Wednesday, May 28, 2014
Bart's at-bats a hit for fans at Citi
By Danny Knobler | Special to ESPNNewYork.com
NEW YORK -- Bartolo Colon's starts at Citi Field aren't yet must-see events, even though the 41-year-old right-hander and the five-year-old ballpark look to be something of a perfect match.
Colon's at-bats at Citi? Those might be closer to must-see already.
Colon added another 7 1/3 scoreless innings to his home ledger in the New York Mets' 5-0 win over the Pittsburgh Pirates Wednesday, but nothing he did seemed to get the crowd going more than the three times he came to the plate -- and especially the two times he made contact.
It wasn't that Colon got a hit. Of course he didn't get a hit. He's 0-for-17 as a Met (with 10 strikeouts), and hitless in 37 official plate appearances since a single off the Mets' Mike DeJean on June 10, 2005, at Shea Stadium.
DeJean is long gone. Shea is long gone. And at 41 years old, Colon is still going strong -- at least as a pitcher.
He recorded his 2,000th career strikeout Wednesday, joining CC Sabathia and A.J. Burnett as the only active pitchers with that many. He also got his 193rd career win, and his fourth this season (tying Jenrry Mejia for the team lead).
He convinced manager Terry Collins to allow him to throw 121 pitches, the most he'd thrown in a game since 2004, and said afterward that he would have loved to have thrown even more.
"If they kept me in, I'd have kept going," Colon said through an interpreter. "I don't get tired."
Colon has made five career starts at Citi Field, one when he pitched for the Yankees and four with the Mets this season. His ERA for the five starts is 1.89; Wednesday was the third time in five starts that he had allowed one run or none.
"Bartolo's the perfect guy for here," Collins said. "He moves it from side to side, and keeps the ball in the middle of the field."
Collins even suggested that as the season goes on, the Mets could arrange their rotation to get Colon as many Citi starts as possible. His road ERA as a Met is 6.51, although that is skewed by three awful starts in Angel Stadium, Coors Field and Yankee Stadium.
The other thing about starting Colon at home is that it gives the fans a chance to see him at the plate, something they seem to enjoy. Both times he made contact Wednesday, the fans cheered loudly, as Colon ran toward first base, bat in hand.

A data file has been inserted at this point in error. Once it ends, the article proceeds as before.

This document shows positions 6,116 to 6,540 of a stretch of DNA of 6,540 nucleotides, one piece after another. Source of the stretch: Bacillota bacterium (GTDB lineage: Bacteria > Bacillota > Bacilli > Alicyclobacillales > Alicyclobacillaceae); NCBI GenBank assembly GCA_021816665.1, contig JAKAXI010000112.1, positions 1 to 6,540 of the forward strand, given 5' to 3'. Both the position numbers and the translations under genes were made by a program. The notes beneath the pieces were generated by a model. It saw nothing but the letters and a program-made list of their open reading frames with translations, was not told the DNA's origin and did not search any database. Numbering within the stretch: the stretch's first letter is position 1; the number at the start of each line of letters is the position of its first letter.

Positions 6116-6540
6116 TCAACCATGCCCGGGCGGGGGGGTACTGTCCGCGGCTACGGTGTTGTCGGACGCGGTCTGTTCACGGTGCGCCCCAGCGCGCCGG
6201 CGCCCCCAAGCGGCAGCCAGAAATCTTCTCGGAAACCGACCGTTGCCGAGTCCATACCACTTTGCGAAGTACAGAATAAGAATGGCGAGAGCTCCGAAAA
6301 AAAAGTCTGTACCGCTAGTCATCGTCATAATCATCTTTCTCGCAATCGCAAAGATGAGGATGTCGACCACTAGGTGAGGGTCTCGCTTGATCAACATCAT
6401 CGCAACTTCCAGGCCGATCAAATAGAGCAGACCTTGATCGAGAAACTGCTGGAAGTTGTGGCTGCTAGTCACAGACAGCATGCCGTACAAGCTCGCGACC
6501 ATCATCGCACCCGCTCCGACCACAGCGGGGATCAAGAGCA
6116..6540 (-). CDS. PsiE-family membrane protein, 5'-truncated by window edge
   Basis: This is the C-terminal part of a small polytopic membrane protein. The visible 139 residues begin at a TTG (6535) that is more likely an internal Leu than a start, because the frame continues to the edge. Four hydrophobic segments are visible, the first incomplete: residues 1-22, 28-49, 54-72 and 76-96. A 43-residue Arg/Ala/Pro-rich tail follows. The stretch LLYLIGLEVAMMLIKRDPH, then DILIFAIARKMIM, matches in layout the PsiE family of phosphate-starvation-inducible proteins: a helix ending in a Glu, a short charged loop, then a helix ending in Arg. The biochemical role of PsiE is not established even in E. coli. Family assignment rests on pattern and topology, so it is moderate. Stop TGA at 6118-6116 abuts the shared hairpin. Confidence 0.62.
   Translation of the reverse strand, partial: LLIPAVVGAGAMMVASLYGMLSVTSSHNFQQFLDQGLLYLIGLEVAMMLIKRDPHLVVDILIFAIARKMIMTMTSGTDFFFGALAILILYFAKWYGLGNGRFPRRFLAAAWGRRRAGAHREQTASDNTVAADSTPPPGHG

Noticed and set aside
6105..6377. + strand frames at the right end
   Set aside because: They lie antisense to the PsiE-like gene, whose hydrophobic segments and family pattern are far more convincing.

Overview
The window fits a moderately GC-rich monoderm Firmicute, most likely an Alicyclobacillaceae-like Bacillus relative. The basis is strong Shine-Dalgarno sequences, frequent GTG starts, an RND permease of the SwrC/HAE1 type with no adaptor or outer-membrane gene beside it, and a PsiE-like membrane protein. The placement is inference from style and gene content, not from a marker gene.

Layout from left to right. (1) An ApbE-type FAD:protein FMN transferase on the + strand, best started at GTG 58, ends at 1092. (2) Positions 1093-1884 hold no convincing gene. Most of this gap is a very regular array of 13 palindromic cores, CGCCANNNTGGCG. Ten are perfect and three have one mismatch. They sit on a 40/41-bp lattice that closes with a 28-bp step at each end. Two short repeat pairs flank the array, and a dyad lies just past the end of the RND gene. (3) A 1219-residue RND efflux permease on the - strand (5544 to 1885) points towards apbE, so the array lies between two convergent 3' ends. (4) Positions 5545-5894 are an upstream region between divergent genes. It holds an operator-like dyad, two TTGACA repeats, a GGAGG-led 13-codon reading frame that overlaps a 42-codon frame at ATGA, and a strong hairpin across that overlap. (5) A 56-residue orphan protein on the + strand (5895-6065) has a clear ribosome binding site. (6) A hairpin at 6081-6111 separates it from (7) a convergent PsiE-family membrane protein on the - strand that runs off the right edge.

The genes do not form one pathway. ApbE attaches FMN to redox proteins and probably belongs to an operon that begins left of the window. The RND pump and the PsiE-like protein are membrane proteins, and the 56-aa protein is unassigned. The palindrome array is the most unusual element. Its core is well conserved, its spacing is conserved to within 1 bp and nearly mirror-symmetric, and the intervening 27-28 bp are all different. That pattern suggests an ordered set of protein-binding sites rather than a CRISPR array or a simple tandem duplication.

Why does he always carry his bat to first base?
"I just figure I'll take it myself so the bat boy doesn't have to work," Colon said, smiling.
Bartolo Colon always puts on a show at the plate.
Colon's need for an interpreter has kept many from getting to know his sense of humor, but he does have a good one. Collins said every time Colon is headed to the plate to bat, he leaves the manager with a message.
"One time, he'll say, 'No chance,'" the manager said. "The next time, he'll say, 'I'm not swinging.'"
The thing about Colon is that he always does swing, most often wildly, frequently twisting his body so violently that his helmet comes off.
What he doesn't do, or at least hasn't done in nine seasons in a game that counted, is get a hit. Colon did have a couple of hits for the Mets in spring training, but right now that looks like it was just a tease.
Sort of like what he does in batting practice.
"I just want to see him whack one," Collins said. "He takes BP, he hits balls into the upper deck."
Then the games start, and he usually doesn't hit them at all. The fans don't care. They seem to enjoy his plate appearances regardless.
"I don't enjoy them, because he doesn't get a hit," David Wright said. "As long as he keeps putting up zeroes, he can do what he wants. It's pretty special to watch him work [on the mound]."
d'Arnaud active: After the game, the Mets activated Travis d'Arnaud from the concussion disabled list, and sent Juan Centeno back to Triple-A Las Vegas. d'Arnaud is expected to play Thursday night in Philadelphia.
Winning at 41: The Mets have had quite a few pitchers who were 41 or older, dating back to Warren Spahn in 1965 (when he turned 44). Colon won his first start as a 41-year-old, but he's got a way to go to catch Tom Glavine, who won 13 games for the Mets after turning 41. Orlando Hernandez made five scoreless starts for the Mets after age 41.
Thanks to Mark Simon of ESPN Stats and Info for the research.